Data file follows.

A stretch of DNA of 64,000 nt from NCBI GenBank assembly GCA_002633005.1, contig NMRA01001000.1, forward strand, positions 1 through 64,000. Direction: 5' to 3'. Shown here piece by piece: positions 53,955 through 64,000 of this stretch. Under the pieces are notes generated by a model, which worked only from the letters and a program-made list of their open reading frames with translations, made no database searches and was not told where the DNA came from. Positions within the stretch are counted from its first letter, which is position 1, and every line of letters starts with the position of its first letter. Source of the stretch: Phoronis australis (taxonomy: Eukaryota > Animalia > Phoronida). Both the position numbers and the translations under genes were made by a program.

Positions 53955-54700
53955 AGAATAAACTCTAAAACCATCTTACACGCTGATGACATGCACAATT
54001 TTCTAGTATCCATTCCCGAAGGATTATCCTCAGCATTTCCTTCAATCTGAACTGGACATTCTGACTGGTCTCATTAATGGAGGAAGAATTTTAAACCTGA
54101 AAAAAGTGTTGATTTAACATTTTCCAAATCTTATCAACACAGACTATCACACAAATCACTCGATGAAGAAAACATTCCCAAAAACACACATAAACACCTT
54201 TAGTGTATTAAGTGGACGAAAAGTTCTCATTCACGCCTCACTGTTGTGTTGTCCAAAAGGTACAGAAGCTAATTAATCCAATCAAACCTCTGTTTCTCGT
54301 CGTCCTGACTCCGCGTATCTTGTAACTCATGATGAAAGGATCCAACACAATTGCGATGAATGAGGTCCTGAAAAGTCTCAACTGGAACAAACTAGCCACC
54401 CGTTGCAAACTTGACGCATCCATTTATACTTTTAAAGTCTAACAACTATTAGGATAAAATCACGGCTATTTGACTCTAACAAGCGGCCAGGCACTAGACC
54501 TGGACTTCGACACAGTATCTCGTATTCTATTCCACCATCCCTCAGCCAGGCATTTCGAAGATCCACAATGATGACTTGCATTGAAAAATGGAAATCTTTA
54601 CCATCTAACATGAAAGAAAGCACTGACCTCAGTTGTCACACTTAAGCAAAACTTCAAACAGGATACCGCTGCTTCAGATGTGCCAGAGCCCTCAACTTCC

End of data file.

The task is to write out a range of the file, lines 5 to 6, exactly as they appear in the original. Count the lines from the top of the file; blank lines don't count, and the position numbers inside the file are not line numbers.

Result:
54101 AAAAAGTGTTGATTTAACATTTTCCAAATCTTATCAACACAGACTATCACACAAATCACTCGATGAAGAAAACATTCCCAAAAACACACATAAACACCTT
54201 TAGTGTATTAAGTGGACGAAAAGTTCTCATTCACGCCTCACTGTTGTGTTGTCCAAAAGGTACAGAAGCTAATTAATCCAATCAAACCTCTGTTTCTCGT